by: Rowan Baylis [ ]
BackgroundWhile itís never going to win any prizes in the glamour stakes, the SG-38 is undoubtedly one of the most important aircraft of WW2. Designed in 1938 for the Nationalsozialistisches Fliegerkorps (NSFK) - the Nazi partyís paramilitary flying organisation, the Schulgleiter 38 went on to become the primary ab initio trainer for the Luftwaffe, and over 10,000 were built in Germany and under licence internationally.
The SG-38 was designed to be so simple to fly that a pupil would go solo immediately, relying solely on ground instruction in preparation for the first flight. Not surprisingly, an important feature was ease of repair after the inevitable prangs.
Post war, the SG-38 continued to be used, new-build British aircraft entering service with the RAF in 1948 as the Eton TX.1.
The KitSpecial Hobbyís SG-38 arrives in a compact end-opening box, with the main sprues and accessories bagged separately for protection.
The kit comprises:
32 x grey styrene parts
32 x etched brass parts
Decals for 6 x colour schemes
While Special Hobby have their reputation as one of the leading limited-run kit manufacturers, itís instantly apparent that the SG-38 represents a major step up towards fully mainstream production. The parts appear to be CAD produced and moulded with metal moulds.
There is no flash to worry about on the sample kit, nor any sign of sink marks. The only ejector pin marks Iíve found are inside the nacelle.
The surface finish comprises light, but really crisply defined ribs and spars, which will make masking much easier if you choose to represent the translucent look of the fabric flying surfaces.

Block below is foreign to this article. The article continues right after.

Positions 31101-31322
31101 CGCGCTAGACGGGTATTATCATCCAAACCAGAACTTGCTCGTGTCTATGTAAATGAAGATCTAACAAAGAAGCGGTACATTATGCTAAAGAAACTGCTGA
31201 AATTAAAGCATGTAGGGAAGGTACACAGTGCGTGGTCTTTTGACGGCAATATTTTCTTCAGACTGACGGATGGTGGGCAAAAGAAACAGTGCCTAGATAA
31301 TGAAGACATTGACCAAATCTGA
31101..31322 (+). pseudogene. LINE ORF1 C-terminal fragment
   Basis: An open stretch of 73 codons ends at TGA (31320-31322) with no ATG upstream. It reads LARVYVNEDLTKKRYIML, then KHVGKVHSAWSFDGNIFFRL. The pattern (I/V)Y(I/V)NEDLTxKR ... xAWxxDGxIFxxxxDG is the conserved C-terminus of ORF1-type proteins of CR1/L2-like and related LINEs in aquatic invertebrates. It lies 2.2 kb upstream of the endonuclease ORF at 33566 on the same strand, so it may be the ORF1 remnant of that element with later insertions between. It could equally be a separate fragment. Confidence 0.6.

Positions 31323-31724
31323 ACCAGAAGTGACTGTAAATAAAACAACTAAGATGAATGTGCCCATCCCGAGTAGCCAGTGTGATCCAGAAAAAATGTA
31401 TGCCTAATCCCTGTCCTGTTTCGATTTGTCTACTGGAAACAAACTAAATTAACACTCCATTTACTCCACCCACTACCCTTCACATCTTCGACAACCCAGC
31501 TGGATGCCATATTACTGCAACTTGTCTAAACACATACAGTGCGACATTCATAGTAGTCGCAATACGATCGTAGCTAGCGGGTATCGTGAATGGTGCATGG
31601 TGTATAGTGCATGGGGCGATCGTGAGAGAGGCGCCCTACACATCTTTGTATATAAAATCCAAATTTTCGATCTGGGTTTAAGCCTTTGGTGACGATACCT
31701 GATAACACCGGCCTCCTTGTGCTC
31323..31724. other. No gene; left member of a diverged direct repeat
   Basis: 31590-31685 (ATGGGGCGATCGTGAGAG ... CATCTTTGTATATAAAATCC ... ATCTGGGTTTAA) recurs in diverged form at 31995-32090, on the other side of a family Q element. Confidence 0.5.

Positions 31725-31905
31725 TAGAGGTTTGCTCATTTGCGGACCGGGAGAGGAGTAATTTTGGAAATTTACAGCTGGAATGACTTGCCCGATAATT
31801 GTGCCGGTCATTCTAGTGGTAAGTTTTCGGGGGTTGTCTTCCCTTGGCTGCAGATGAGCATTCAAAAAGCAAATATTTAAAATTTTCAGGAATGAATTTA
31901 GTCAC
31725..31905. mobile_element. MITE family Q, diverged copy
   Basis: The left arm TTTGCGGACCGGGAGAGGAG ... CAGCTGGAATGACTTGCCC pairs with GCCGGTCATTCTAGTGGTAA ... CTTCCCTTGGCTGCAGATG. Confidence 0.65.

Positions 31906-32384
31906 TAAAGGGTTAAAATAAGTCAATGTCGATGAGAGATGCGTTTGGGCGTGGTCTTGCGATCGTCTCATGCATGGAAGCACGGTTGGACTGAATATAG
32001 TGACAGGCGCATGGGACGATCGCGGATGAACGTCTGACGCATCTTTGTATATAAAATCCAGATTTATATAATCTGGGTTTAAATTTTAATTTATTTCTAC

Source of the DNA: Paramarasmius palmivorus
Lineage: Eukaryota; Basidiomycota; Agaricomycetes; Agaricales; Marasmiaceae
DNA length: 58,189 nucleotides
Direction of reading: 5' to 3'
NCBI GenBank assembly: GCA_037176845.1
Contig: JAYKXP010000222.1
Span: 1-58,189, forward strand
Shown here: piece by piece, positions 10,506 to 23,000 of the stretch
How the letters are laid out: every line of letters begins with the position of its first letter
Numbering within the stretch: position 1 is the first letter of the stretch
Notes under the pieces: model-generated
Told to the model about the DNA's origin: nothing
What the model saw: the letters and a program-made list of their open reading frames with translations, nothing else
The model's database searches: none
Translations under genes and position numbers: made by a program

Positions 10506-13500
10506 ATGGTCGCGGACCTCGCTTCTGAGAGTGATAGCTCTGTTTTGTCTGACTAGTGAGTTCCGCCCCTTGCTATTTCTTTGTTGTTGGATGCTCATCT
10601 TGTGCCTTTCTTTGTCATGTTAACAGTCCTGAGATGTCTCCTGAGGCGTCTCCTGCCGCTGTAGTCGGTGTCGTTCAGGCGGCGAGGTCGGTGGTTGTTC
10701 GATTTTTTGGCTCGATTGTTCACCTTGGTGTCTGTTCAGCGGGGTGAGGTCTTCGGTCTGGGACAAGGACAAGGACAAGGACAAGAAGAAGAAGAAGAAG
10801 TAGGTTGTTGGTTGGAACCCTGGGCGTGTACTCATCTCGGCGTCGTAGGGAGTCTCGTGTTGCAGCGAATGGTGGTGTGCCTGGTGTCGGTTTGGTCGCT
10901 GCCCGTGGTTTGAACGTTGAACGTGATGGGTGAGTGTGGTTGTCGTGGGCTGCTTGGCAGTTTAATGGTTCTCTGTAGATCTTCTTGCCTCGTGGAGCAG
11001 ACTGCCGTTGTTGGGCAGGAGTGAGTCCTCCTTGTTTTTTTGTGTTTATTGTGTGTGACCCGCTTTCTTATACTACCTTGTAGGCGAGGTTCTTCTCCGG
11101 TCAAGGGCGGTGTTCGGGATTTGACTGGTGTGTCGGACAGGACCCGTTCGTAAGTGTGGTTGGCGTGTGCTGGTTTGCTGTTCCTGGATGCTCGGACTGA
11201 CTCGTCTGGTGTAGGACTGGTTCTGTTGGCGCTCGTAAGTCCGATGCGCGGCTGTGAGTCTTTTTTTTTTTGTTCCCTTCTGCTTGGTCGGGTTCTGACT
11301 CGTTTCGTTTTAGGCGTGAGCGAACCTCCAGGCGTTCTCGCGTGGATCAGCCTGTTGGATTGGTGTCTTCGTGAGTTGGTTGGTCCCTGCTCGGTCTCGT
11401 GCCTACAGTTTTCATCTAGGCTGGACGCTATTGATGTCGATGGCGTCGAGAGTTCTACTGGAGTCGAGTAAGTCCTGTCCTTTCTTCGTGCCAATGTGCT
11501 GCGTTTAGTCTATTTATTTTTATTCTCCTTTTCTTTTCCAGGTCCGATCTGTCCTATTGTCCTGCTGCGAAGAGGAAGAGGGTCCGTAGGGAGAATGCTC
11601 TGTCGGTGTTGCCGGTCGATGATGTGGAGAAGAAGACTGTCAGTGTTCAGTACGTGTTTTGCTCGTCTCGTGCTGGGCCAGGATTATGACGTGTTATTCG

Thereís very little you can dry-assemble on an airframe like this, but a quick test-fit of the main components shows they are precisely engineered and bodes well for a straightforward build.
A few DetailsWith such a simple open airframe, all its "guts" are on display, so there's plenty of scope for some delicate detailing. The main fuselage frame features neatly moulded-on fixtures and fittings and, with no flash to worry about, clean-up should be painless.
The cockpit (if you can call it that) has a 4-part seat, a control column and a choice of styles of rudder pedals. There are no instruments - this was real "seat of the pants" flying (although some modern SG-38s do feature a minimalist instrument panel at the pilot's feet). Surprisingly, considering the kit includes an etched fret, there's no seat harness included - really, the only criticism I can make of the kit.
The etched parts do provide rigging attachments, turnbuckles and control horns - and a nice touch is that the instructions include a comprehensive guide to adding the necessary cables, including giving the length of each wire.
If you chose to fit it, the little fuselage shell is actually added last, after all the rigging is completed - but I think I'd err on the safe side and at least try to fit it earlier in order to clean-up any seams if needs be.
Ironically, for such a deceptively simple model, the make or break point could well be painting the mix of wood and translucent linen. With the structure so clearly visible, the kit cries out for some of the clever texturing and shading techniques available, and it should be both challenging and a great subject to practise on.
Instructions & DecalsThe assembly guide is printed in colour as a glossy 12-page A-5 booklet. Construction is broken down into 11 stages, with clearly drawn diagrams and a number of useful "info views". Colour matches are included for Gunze Sangyo paints. I'd definitely recommend consulting the numerous photos on the Internet for extra detail on painting the metal fittings and judging the wood/fabric effects.
Decals are included for six SG-38s in German and Slovak service. Four have an enclosed cockpit, with the remaining two fully open to the elements. The decals look to be excellent quality, being thin and gloosy and crisply printed. Swastikas are provided split into halves, and patches of white are included for over-painted double crosses on one of the Slovak aircraft.
ConclusionSpecial Hobby's SG-38 is a delightful little kit that will really repay careful construction and painting. Despite its apparent simplicity, I'd say it's best recommended for modellers with a bit of experience, and it would be an ideal subject for anyone looking to try their hand at rigging and doped-fabric effects, with the high quality of the moulding should make it a great first step beyond more obviously mainstream kits.
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